FSU starting quarterback EJ Manuel admitted that he hadn’t seen much of Florida this season prior to watching film on Monday, but the early returns from the film session indicate to him a tough challenge is ahead.

“They got a lot of fast guys, athletic guys that play smart,” Manuel said. “You gotta take what you can get from them. … They’re whole 11 is athletic.”

In Manuel’s first taste of this nasty rivalry, the then-redshirt freshman received a baptism by fire, facing off against No. 1 Florida’s vaunted 2009 defense in front of a raucous Ben Hill Griffin Stadium crowd. According to Manuel, the ensuing 37-10 drubbing was a learning experience.

“It was definitely an experience that I learned from,” Manuel said. “I think our first drive we got the ball on the one yard line. I remember getting out there — you know I used to watch the games. … So I can remember Saturday afternoons watching with my dad in the house and now I’m actually out here playing against these guys. Looking across and seeing Brandon Spikes, (Carlos) Dunlap, Joe Haden, it wasn’t necessarily being star-struck, but it was like, ‘Wow I’m actually in this moment.’ Back then it was extremely fast, crazy, but looking back at it now, it was a tough game. We didn’t win, but I learned a lot from that game.”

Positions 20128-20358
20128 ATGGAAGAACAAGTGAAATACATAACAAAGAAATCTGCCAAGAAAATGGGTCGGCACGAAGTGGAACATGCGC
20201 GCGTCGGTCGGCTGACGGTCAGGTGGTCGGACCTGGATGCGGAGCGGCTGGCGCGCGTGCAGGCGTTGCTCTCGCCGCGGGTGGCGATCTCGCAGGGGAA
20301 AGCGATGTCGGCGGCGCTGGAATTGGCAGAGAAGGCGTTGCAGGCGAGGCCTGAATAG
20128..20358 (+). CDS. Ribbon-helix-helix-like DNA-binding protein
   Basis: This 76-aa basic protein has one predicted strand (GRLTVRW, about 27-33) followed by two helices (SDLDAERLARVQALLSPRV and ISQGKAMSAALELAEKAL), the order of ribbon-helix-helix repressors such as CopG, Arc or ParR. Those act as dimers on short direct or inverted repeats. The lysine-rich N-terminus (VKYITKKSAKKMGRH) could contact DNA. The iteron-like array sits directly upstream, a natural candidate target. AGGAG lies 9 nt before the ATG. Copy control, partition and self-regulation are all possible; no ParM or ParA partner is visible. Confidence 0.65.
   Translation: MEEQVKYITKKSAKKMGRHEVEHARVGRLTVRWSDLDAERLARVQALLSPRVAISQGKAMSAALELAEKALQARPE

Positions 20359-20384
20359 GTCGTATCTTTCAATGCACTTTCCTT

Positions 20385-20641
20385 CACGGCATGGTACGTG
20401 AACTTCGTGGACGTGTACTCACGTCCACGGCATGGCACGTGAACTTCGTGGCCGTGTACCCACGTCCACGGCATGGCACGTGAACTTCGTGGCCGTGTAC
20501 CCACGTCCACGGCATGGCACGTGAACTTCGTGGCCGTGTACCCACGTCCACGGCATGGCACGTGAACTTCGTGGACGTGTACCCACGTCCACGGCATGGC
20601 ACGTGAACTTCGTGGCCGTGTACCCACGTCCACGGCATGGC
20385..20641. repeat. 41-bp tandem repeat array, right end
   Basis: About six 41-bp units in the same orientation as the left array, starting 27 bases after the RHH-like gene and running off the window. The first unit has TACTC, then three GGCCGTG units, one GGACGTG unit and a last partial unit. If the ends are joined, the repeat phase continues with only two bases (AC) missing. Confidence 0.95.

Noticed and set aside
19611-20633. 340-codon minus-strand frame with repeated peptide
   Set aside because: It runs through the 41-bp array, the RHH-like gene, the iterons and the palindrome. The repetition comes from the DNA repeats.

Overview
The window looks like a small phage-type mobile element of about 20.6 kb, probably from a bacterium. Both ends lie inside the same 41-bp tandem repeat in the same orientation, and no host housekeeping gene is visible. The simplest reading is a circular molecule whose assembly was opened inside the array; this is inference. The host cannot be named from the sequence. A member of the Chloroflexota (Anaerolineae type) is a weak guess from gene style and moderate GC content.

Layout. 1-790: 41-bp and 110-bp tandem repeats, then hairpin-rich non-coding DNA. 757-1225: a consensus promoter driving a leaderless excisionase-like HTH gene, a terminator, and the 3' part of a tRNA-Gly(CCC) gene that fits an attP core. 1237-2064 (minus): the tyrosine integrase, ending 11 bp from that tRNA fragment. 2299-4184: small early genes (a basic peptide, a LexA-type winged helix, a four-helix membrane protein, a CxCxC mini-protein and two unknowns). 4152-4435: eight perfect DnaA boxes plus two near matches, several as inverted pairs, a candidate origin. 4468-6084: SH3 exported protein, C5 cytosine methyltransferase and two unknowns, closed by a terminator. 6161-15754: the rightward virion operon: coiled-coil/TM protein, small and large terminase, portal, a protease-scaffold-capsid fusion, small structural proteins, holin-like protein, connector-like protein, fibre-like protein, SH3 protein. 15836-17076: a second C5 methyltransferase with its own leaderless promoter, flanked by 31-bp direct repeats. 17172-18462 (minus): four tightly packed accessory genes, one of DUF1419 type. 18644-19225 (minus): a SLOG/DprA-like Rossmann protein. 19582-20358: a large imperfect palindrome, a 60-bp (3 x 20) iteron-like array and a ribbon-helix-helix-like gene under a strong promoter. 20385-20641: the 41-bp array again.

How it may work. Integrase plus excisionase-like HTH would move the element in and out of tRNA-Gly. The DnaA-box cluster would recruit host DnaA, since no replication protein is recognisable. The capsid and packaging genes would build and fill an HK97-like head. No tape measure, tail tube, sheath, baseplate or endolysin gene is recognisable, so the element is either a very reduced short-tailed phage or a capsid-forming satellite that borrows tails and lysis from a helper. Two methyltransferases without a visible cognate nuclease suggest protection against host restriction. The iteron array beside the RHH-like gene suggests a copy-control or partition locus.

Manuel showed how much he learned from the painful introduction to the rivalry by notching two consecutive victories in the series since then. Despite last year’s 21-7 victory, Manuel said the FSU offense is especially motivated coming into this year’s contest after posting what he believes to be a poor showing in last season’s game, with FSU netting only 95 yards of total offense.